Reviewed by Benjamin Moser
The hacking of the Mayan script in the twentieth century is an intellectual epic that is in some respects even more dramatic than Champollion's decoding of Egyptian in the century before. The Mayanists had no Rosetta stone. What they had were a few clues and a consuming curiosity that would be familiar to anyone who has ever stood at Chichen-Itza or Tikal, or encountered the Mayan's weird and elaborate reliefs: a prince drawing a thorn-studded cord through an incision in his tongue, a deity emerging from the jaws of a draconic centipede.
Now, as a result of generations of study, the language is mostly understood, and it is time, Dennis Tedlock writes, to understand this writing as art. "Much decipherment has taken place but very little in the way of translation," he explains in he introduction to his definitive compendium, 2000 Years of Mayan Literature (California, $49.95). Richly illustrated, the book insists that we must "take a further step and proclaim that literature existed in the Americas before Europeans got here."
Tedlock begins with the history of Mayan writing, printing his English translations beside the grimacing faces and jaguars and squiggles and dots that make up the Mayan script and showing, along the way, how the civilization evolved. He devotes an intriguing chapter to the esoteric subject of Mayan graffiti and explains how the name "Yucatan" originated when an inquisitive Spanish explorer asked some fishermen what the place was called: "What they actually said was k'i ut'an, which means, 'The way he talks is funny.' "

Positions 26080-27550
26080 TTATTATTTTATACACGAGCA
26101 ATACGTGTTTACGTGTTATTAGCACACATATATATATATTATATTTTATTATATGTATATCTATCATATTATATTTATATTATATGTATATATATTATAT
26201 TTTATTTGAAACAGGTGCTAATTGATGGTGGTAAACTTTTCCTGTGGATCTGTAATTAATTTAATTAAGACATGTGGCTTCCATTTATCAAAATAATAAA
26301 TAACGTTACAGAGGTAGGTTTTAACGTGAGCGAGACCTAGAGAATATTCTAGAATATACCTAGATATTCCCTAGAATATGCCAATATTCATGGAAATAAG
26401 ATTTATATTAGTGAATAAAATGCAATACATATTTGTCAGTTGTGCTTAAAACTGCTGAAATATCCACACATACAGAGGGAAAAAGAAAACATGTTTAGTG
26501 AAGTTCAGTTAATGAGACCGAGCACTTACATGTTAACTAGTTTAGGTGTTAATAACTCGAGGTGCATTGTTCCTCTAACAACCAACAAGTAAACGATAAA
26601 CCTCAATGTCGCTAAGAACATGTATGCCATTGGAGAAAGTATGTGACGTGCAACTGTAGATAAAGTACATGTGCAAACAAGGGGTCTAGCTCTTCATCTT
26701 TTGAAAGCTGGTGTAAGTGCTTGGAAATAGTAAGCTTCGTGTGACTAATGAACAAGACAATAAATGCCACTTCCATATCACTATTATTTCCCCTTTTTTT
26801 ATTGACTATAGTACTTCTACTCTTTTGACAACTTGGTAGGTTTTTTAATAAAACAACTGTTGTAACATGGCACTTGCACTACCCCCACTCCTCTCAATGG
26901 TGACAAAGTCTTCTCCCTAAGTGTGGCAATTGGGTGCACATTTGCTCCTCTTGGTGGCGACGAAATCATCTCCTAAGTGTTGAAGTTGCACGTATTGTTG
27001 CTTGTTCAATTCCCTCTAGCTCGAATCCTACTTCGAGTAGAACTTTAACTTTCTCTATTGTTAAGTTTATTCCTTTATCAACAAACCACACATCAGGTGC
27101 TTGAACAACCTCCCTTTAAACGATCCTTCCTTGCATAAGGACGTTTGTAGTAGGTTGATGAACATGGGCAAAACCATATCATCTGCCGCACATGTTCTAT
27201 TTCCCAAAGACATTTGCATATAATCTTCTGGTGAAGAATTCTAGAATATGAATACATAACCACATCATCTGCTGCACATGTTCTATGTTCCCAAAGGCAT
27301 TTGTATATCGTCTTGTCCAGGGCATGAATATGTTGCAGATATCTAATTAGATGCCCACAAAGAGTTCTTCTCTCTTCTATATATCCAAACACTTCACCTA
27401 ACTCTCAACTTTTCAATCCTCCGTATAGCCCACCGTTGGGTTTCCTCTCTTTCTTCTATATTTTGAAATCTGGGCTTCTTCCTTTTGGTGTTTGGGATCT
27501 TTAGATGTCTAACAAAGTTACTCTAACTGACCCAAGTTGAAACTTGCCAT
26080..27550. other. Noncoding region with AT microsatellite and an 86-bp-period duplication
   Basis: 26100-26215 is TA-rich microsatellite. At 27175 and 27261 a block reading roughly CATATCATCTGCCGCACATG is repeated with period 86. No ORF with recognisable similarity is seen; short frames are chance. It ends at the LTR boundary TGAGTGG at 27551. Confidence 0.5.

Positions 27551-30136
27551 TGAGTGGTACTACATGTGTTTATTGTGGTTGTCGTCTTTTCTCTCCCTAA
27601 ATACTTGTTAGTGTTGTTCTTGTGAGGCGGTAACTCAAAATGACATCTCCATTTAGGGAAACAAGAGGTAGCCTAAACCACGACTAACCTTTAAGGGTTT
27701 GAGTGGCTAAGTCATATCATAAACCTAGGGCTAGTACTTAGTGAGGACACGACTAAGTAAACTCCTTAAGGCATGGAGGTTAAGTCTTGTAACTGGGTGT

As enjoyable as his book is to read, Tedlock overburdens his work with his insistence that much of this Mayan writing is literature. To a Mayan, it may well have been, but it is barely identifiable as such today. Pity the Mayanist who has spent decades learning such devilish languages only to reveal this bewildering sentence:
No single days, 5 score days, and 8 stones passed after she was born, and meanwhile the era was closed on 4 Lord 8 Kiln, completing 13 bundles of stones, 2 and 9 score days and 1 stone after the hearth was measured at the edge of the sky -- the First Three Stone Place -- there in the sky was Corn Silk at the Tip of a Single Ear.
There's an awful lot of this stuff. What remains as indisputable, or at least still intelligible, literature is the cosmic masterpiece Popol Vuh (extensively excerpted here), which, alongside all the other texts Tedlock has collected, creates an impression of an intricate culture that still won't yield all its secrets.
Benjamin Moser is a contributing editor of Harper's magazine and the author of Why This World.
Books mentioned in this post